Click for Walker Click for Abeking Click for Lurssen Click for United Click for Llebroc

Can anyone give me an idea on fuel consumption of a 51' Symbol

Discussion in 'General Yachting Discussion' started by jeff stauffer, Nov 12, 2017.

  1. jeff stauffer

    jeff stauffer New Member

    Joined:
    Nov 12, 2017
    Messages:
    2
    Location:
    carolina beach, nc
    I am considering the purchase of a 51' Symbol with two Caterpillar 3208 engines. At say 7-8 kn/hr does anyone have an estimation of how many gallons of diesel I would use? If it is outrageous, I may have to consider another boat.
    Thanks.
  2. rcrapps

    rcrapps Senior Member

    Joined:
    Sep 8, 2004
    Messages:
    4,876
    Location:
    Jax FL
    Could you offer the engine tune? Natural, turbo, turbo & after cooled (TA) and final horse power?
    With that, you or us can find the fuel burn per rpm.
  3. Capt Fred

    Capt Fred Member

    Joined:
    Jun 22, 2009
    Messages:
    142
    Location:
    Long Beach CA
    The estimate can be fine tuned by the specifics but you should burn about 3 to 4 gallons per engine for a total of 6 to 8 gallons/ hour at 7 to 8 knots. After 8 knots the burn rate goes up significantly.
  4. jeff stauffer

    jeff stauffer New Member

    Joined:
    Nov 12, 2017
    Messages:
    2
    Location:
    carolina beach, nc
    Thank you very much. Much appreciated. I went looking for HP of that engine and found out that there are many versions. From what you are saying, it's about a gallon per mile. Would there be any benefit to running one at a time. I believe that is a viable option on a Catamaran. It may be a dumb question but I am just throwing it out there. Thanks again for the help. Really appreciated.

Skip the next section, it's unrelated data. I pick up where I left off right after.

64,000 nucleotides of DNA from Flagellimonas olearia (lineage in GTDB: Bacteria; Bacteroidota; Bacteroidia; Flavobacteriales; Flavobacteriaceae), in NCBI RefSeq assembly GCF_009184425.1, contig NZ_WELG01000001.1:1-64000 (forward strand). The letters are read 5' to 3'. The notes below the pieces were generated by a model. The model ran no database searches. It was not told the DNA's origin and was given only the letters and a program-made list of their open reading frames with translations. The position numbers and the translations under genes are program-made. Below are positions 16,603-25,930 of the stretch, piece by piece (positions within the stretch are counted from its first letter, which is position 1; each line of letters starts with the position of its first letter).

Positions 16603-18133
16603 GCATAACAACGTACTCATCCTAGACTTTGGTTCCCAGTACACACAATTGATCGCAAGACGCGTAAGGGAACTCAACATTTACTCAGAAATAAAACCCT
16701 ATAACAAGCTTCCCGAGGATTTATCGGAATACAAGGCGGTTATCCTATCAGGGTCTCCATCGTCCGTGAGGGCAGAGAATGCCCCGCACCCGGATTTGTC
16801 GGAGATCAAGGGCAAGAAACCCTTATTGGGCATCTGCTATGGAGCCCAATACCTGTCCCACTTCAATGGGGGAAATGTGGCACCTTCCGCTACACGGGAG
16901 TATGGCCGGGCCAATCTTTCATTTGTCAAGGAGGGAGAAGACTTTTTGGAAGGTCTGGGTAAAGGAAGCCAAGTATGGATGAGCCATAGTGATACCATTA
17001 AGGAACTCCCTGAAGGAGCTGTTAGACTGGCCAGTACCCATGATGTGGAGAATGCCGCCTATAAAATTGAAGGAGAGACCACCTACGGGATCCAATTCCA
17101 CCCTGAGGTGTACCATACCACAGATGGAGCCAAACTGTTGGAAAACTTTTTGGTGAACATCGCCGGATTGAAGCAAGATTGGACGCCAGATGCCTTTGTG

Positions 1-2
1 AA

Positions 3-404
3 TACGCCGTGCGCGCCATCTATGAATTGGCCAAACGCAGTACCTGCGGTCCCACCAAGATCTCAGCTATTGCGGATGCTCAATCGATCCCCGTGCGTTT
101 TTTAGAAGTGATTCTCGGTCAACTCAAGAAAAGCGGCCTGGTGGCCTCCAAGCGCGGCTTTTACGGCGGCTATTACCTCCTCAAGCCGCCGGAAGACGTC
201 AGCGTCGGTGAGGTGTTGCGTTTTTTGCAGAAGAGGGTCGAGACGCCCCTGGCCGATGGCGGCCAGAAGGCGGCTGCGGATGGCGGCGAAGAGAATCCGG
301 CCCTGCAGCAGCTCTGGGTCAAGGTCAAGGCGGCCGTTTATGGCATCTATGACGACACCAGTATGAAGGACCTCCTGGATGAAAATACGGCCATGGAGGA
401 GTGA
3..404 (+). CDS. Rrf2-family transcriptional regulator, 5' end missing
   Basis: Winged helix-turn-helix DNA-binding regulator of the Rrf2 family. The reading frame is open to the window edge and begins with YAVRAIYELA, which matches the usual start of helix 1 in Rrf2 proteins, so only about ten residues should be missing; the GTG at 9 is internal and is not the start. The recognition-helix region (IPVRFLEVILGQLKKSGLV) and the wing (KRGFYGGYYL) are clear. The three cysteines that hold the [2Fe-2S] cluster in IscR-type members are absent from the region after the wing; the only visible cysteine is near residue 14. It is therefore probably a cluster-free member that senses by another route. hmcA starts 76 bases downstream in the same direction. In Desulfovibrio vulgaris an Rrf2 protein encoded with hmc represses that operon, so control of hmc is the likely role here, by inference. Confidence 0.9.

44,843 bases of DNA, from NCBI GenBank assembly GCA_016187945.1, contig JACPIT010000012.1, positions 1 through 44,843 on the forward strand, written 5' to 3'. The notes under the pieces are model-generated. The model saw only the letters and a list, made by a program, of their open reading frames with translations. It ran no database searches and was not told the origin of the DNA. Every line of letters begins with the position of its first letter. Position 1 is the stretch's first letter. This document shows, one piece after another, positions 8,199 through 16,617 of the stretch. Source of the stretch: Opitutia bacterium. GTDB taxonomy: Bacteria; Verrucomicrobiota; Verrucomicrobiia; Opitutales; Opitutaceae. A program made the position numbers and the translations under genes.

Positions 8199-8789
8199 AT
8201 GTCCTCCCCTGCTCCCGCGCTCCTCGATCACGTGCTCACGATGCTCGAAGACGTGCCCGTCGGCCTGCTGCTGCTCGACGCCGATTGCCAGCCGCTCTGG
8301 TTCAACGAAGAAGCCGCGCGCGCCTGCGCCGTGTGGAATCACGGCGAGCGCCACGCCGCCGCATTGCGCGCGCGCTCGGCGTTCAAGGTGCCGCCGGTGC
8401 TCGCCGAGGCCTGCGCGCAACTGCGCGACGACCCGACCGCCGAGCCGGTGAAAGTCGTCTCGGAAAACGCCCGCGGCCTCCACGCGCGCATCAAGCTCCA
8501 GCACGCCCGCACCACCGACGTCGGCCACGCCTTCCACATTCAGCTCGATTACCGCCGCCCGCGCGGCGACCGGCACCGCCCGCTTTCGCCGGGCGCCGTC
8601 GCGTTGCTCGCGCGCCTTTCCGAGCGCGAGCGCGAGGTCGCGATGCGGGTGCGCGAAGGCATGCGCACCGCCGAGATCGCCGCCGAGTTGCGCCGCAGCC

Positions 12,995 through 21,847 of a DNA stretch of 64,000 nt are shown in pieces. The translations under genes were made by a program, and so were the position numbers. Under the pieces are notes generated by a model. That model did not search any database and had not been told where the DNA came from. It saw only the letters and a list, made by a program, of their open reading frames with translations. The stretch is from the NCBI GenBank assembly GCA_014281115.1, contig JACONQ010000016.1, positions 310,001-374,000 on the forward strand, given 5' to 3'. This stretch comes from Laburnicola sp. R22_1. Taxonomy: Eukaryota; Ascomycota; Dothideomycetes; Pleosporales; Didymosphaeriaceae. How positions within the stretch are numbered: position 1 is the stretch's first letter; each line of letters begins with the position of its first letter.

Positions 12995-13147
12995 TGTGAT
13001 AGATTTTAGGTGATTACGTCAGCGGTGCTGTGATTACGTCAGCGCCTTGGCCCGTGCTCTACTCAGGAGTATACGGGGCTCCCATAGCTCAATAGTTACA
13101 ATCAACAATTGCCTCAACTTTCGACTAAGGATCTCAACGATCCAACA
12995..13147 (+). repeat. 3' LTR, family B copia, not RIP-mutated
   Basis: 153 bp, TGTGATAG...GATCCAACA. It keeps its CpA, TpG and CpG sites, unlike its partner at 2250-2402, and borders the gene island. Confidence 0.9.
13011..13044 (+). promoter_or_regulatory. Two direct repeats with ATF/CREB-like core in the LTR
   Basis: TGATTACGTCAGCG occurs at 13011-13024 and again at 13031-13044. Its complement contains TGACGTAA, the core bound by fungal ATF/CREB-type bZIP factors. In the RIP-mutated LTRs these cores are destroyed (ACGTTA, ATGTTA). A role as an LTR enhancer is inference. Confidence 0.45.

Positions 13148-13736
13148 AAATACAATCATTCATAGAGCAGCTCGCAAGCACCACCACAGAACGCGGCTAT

5. Capt Fred

    Capt Fred Member

    Joined:
    Jun 22, 2009
    Messages:
    142
    Location:
    Long Beach CA
    One to perhaps as high as 1.25 kt/gallon. The benefits of running on one engine is unique to each boat. I think generally it will be less efficient because there is such a crab angle created by the thrust misalignment and counter rudder. However you will save on engine hours and oil changes. Also need to consider if your transmission will allow for continuous free wheeling. That again is unique to the transmission some do and others do not. You will have to get the tranny model number and search if the tranny permits free wheeling.
  6. Capt J

    Capt J Senior Member

    Joined:
    Jul 11, 2005
    Messages:
    9,657
    Location:
    Fort Lauderdale
    No and NO. Running on one engine on a yacht OR catamaran puts the engine in a VERY overloaded state (as the vessel is propped based on both engines) and you're going to burn more fuel for the speed because you're crabbing. If you're this cheap you shouldn't buy a yacht.
  7. Capt J

    Capt J Senior Member

    Joined:
    Jul 11, 2005
    Messages:
    9,657
    Location:
    Fort Lauderdale
    AND lower your engine lifespan dramatically. The engine is in a very overloaded state running on one engine when it is propped based on 2 engines......the load level at each RPM point is about twice as high as the engines propeller curve.
  8. 30West

    30West Member

    Joined:
    Nov 14, 2016
    Messages:
    124
    Location:
    Holland, Michigan
    He mentioned 7-8kts, is he likely to be overloading his engine at hull speed, or just getting it into the bottom of efficient output?

    Most marine transmissions in that size boat are fine for freewheeling, some boats are moored in a channel with a current and they freewheel constantly. Still good to verify. If you are running dripless shaft seals, verify those are provided cooling water from both engines with a cross-tie between seals. Most seals have a second port to connect them to each other.

    It does seem like a catamaran will have more asymmetric thrust and more drag from rudders compensating, but that depends on how much the hulls tend to track straight and size of rudders and all that. Only way to know is try it out.

Share This Page